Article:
There's been some discussions and public meetings concerning marine protected areas in area 4B, which is inside the Strait of Juan de Fuca at Neah Bay. I testified against setting up these protected areas but I am having some reservations about my position relative to other conservation issues.
The arguments against MPA's sound very much like the past arguments from extractive industries protesting setting up National Parks, Wilderness areas, and basically any other form of environmental protections. As I sat at the meeting last week I was struck with how much I disagreed with most of the opponents in their reasons for not allowing MPA's and their many off-topic rants on fishery issues
I am a big fan of National Parks. I live right next to Olympic National Park and enjoy and am grateful for the land that was set aside many years ago. I've had some amazing backcountry fishing trips this year that would not have been possible without the foresight of those who fought to set aside this land. Preserved lands protect not only fish and wildlife, but clean water and an escape to natural sanctuaries for all citizens and visitors. The same goes for wilderness areas and areas protected from our human instincts, which seem to be driven by a fervor to destroy nature and its diversity. We are lucky that in most protected lands we still have the opportunity to fish. Maybe that is the difference between land and water conservation. MPA's close waters to fishing, which might be selfishly leading to my opposition. I'd like to think I'm not that selfish, but in retrospect I might have to admit that I'm no better than the opposition to preserving land when it comes to basing my opinions on my own desire to do what I wish with the area.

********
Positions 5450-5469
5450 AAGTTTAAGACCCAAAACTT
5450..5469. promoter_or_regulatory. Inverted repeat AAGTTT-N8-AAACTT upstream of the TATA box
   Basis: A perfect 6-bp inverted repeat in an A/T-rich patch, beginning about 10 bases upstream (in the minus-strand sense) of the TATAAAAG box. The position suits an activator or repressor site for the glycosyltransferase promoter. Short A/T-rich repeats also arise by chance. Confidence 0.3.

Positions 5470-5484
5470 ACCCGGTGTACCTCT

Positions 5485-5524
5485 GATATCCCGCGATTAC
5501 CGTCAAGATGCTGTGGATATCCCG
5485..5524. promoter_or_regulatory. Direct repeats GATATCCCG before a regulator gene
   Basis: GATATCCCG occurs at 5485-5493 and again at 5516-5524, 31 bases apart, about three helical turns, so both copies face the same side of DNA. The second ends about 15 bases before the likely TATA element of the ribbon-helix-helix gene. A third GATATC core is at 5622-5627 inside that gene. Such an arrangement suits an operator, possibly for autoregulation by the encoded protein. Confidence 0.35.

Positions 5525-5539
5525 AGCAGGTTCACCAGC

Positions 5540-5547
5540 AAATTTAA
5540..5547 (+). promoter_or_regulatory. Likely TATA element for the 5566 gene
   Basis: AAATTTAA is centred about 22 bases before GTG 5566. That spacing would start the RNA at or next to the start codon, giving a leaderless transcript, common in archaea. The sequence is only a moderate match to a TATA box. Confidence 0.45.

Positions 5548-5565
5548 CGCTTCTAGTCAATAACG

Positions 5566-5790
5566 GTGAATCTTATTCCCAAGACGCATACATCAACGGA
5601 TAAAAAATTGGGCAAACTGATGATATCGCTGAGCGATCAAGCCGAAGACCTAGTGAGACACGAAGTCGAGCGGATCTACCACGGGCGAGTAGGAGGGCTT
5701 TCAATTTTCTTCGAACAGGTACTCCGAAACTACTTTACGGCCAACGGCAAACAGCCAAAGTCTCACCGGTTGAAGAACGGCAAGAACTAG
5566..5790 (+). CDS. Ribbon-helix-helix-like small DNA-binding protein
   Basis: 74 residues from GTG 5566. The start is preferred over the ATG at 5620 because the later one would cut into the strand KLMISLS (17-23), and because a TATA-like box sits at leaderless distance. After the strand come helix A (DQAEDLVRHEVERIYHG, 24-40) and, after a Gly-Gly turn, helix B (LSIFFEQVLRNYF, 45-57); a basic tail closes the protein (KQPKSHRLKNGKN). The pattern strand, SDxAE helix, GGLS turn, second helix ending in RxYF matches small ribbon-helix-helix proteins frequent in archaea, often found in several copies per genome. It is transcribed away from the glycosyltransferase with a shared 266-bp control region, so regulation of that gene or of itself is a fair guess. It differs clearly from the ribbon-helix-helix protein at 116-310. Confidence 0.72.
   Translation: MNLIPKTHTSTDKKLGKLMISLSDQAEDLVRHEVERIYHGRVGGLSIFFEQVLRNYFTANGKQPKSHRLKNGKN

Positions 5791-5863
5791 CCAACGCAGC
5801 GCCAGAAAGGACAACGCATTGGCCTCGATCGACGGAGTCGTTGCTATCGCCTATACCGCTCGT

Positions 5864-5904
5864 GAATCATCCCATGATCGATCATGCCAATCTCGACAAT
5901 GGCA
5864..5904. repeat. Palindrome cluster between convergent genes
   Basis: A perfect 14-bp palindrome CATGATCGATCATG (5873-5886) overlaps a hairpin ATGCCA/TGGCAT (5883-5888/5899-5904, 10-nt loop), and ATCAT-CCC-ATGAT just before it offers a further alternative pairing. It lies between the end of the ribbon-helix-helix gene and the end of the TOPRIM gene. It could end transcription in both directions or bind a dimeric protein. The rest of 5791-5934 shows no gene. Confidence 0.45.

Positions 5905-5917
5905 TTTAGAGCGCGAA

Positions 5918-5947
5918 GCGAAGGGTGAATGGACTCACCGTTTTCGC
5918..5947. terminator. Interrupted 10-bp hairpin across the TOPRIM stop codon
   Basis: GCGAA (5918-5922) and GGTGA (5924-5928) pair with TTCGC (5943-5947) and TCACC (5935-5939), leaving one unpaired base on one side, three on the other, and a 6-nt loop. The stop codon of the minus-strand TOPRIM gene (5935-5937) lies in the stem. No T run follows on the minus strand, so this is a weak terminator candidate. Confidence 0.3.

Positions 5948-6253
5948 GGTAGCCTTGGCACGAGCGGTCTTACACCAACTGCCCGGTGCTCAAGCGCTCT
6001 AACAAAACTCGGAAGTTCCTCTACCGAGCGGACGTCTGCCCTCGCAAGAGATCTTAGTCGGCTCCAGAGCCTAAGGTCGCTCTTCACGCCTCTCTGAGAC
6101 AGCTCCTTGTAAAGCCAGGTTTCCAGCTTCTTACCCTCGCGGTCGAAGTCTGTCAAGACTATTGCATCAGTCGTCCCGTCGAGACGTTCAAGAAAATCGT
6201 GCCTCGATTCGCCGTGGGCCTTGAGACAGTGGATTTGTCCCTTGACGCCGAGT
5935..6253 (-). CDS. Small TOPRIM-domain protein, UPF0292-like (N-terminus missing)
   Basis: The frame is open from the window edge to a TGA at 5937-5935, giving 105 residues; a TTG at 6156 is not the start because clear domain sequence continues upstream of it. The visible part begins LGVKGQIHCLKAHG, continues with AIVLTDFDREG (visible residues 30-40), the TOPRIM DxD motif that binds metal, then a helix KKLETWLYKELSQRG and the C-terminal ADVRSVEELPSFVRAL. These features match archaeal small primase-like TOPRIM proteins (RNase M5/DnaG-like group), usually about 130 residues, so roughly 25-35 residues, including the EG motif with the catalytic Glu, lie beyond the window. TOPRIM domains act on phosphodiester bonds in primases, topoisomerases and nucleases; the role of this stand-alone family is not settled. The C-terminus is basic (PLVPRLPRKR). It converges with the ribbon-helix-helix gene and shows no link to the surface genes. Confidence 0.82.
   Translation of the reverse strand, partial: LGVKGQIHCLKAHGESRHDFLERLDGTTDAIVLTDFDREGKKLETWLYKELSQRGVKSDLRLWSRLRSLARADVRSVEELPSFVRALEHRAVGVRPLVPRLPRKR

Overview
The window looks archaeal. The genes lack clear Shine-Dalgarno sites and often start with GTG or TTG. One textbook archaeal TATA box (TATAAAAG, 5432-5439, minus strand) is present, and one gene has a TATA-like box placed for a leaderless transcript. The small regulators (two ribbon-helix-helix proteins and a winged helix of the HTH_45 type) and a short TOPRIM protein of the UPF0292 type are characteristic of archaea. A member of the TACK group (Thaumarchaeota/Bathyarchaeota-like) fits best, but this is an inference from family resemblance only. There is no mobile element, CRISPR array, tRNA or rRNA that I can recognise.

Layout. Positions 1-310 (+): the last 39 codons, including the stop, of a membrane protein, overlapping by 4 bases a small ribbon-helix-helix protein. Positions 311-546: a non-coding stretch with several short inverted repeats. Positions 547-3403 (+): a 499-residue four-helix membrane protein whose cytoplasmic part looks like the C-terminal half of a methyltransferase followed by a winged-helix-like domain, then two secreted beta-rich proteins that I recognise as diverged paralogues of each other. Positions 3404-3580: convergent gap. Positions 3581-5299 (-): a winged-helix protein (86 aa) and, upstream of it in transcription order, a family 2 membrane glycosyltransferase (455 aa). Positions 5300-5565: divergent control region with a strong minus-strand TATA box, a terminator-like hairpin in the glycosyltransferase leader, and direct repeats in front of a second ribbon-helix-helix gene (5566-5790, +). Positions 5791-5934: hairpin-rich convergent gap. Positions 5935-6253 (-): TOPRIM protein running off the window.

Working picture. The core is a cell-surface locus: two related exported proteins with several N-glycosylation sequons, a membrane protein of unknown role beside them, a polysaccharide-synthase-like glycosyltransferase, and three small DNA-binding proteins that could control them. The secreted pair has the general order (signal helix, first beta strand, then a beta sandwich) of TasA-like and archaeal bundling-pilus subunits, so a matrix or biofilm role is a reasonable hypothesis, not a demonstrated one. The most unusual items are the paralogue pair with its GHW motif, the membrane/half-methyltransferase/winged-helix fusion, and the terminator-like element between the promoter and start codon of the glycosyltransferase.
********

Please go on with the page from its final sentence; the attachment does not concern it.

How does one reconcile their own feelings towards one form of protection versus another?
Can you be for protecting forests, mountains, and streams but not for protecting underwater habitat?
In the future, will citizens be wondering how we could have been so short-sighted to not protect ocean habitat when we had the chance? Are sportfishermen now on the wrong side of history on the issue of MPA's? Should we be working with the proponents of MPA's to get them in the proper areas?
I haven't figured out my final stand on the issue, but I know it's not as simple as I thought it was initially. Looking in the mirror and seeing hypocrisy staring back is never positive.
Friday, August 20, 2010
When you think it cannot get any sillier, a guide blog talks about how "the big runs have returned to nearly all the rivers."
Am I confused, where has wild fish recovery occurred? This guide fishes on rivers that not only have missed escapement in the past couple years, but one that is chronically under-escaped. What possible reason could there be to lie about the numbers of fish in the rivers? Is it ego, drumming up business, or just a total lack of awareness of the biology of steelhead and these rivers?
I guess if you're not aware and think everything is a-okay then getting involved and fighting for the fish isn't necessary... and fishing for big numbers is just the right thing to do. Why show restraint when the runs are HUGE!!!!!